Republican Lincoln vs. Democratic McClellan

“Conscious of my own weakness, I can only seek fervently the guidance of the Ruler of the Universe, and, relying on His all-powerful aid, do my best to restore Union and peace to a suffering people, and to establish and guard their liberties and rights.” – General George B. McClellan

The Election of 1864 was one of the few elections to take place amid a wartime setting. The two candidates were friends on opposing sides. The Republican Party nomination went, of course, to Abraham Lincoln for reelection and he ran under the National Union Party.  The Democratic Party went a different route in nominating General Gorge B. McClellan, a “young Napolean” war general and one of the leading men of Lincoln’s Union Army.

The Democratic Party was torn between the War Democrats and the Peace Democrats. This duality placed a certain strain onto the Party, thus dividing it and making it all the more weaker in comparison to the united Northern Republicans. At the Democratic Convention in August of 1864 brought McClellan to the forefront of the Democratic Peace Party, also known as the Copperheads. Though he stood for much of what the political group represented, an immediate cease-fire and negotiation with the Confederacy, McClellan was more pro-war did not agree altogether with the cease-fire. He instead promised a stronger effort for the Union to stop the war in the hopeful near future. Unfortunately for the Peace Party, his pro-war stance worked against the Democratic Party and sent more votes Lincoln’s way. McClellan attempted to keep himself at a distance from the strong anti-war sentiments of the Peace Party. In his acceptance speech for his nomination he wrote, “The Union must be preserved at all hazards.” He did not believe in attempting to bring peace into a country where there was no immediate, peaceful resolution.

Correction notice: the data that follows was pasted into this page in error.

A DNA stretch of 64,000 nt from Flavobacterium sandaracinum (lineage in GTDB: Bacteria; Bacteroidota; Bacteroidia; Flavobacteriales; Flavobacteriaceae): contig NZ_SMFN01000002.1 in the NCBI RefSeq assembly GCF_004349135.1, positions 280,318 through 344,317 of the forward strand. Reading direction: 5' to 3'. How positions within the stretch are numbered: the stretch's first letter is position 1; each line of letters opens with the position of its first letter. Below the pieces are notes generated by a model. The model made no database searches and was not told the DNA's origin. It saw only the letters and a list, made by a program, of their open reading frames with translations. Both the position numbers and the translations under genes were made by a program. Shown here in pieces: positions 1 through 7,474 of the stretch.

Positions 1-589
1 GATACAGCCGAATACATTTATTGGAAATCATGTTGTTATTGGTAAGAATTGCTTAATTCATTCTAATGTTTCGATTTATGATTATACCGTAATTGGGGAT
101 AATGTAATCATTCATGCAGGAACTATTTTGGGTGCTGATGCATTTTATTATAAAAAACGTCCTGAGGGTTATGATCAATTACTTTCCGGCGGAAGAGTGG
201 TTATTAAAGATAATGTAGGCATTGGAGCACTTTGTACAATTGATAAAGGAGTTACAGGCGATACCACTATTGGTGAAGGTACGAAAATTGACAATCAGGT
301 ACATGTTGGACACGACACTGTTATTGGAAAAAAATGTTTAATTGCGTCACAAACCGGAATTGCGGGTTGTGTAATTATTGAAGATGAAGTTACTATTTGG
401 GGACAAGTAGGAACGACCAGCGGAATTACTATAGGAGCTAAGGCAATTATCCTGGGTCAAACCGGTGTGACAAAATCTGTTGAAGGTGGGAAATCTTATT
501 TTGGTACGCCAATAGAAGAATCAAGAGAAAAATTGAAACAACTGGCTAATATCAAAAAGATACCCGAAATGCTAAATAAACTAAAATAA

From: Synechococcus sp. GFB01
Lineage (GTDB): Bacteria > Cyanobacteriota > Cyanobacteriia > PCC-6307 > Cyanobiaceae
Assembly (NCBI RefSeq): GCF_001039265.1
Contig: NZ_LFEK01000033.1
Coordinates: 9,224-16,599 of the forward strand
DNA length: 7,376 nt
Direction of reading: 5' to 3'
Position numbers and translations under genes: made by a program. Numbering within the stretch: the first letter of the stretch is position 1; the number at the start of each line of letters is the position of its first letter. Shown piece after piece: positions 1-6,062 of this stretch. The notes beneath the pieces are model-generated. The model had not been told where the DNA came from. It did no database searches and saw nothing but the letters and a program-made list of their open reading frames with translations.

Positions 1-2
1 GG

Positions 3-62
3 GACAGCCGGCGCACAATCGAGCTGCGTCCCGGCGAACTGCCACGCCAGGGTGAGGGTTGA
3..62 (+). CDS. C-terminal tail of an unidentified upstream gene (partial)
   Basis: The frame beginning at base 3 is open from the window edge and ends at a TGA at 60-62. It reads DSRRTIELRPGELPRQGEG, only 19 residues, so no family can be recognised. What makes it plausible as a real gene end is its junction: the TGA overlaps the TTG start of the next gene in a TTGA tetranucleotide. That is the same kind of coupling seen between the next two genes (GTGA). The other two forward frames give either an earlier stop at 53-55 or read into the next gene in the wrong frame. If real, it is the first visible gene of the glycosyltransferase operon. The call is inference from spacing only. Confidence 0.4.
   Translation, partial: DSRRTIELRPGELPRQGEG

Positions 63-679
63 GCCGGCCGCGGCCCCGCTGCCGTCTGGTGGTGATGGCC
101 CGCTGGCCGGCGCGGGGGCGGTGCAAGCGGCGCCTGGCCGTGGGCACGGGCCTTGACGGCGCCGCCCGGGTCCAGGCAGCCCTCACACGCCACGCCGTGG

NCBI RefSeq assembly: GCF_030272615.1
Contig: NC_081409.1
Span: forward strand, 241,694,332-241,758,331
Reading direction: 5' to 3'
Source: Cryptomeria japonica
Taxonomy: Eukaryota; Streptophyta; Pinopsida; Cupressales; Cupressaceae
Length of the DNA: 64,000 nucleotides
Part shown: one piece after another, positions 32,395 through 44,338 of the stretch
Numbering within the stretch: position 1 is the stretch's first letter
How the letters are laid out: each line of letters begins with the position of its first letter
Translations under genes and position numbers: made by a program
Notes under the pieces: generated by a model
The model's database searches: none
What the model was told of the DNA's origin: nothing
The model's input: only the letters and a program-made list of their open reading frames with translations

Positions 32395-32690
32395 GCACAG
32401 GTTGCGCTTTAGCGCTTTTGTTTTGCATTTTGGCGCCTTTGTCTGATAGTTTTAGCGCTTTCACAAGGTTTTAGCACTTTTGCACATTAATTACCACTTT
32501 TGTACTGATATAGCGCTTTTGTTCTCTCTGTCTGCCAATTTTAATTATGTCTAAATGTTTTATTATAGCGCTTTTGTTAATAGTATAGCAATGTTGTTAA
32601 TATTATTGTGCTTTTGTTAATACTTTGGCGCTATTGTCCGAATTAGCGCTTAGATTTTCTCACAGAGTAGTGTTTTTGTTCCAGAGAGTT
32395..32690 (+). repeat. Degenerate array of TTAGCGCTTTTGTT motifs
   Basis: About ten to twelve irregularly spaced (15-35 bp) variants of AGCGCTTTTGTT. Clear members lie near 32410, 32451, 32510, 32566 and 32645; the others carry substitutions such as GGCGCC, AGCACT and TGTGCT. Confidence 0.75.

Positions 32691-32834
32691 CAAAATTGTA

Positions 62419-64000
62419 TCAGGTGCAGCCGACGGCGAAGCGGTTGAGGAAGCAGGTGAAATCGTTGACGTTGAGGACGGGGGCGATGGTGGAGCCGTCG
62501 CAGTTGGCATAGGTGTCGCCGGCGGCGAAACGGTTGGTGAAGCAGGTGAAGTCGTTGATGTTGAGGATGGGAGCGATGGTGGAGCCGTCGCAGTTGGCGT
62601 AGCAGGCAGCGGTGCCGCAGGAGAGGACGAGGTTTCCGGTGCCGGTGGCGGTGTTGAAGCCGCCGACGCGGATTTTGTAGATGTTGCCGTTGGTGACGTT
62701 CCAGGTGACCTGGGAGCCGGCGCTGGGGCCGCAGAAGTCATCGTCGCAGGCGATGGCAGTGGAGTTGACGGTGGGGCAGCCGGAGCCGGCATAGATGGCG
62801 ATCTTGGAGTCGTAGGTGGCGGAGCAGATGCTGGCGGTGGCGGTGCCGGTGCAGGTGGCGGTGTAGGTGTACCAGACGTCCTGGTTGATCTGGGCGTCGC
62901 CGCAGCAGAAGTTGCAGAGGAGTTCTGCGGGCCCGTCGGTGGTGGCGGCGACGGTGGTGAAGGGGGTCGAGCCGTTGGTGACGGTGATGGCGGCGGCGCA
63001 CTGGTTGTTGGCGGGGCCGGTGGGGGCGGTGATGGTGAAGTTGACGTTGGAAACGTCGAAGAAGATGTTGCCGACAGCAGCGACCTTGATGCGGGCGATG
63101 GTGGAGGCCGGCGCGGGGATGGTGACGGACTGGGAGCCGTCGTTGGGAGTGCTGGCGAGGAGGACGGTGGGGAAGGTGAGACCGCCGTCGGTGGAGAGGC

As the Election grew nearer, Lincoln’s campaign gained momentum as the McClellan Democratic Party continued to lose supporters. The War raged on in the North and the South. On September 2, Atlanta fell to the Union Army. This victory almost so close to the election date brought further motivation for Republican votes and “boosted Union morale.” Lincoln’s re-election seemed more certain with each passing day.

Finally on Election Day, McClellan realized his loss. It was rather inevitable with the events leading up November 8, 1864. The Republican Abraham Lincoln defeated General McClellan a whopping 212-21 in the Electoral College votes. McClellan won in merely three states, Kentucky, Delaware and his home state of New Jersey. It was a sound victory for Lincoln, as he became only the second president in the history of the United States since Andrew Jackson to be victorious for a second election. On that day, the defeated and, albeit exhausted, General McClellan wrote to his friend, “For my country’s sake I deplore the result, but the people have decided with their eyes wide open and I feel a great weight has been removed from my mind.” On that same day he wrote his letter of resignation from the Union Army. General McClellan went happily into retirement.

The Election of 1864 is significant in the elections of United States history. Not only does it occur during wartime, but it also provides insight into the politics of the Civil War. The race between Lincoln and McClellan was not close. McClellan was placed into a tight spot with his divided party and unique views. Though unsuccessful in his quest, he put up a valiant effort against the popular and famous Abraham Lincoln.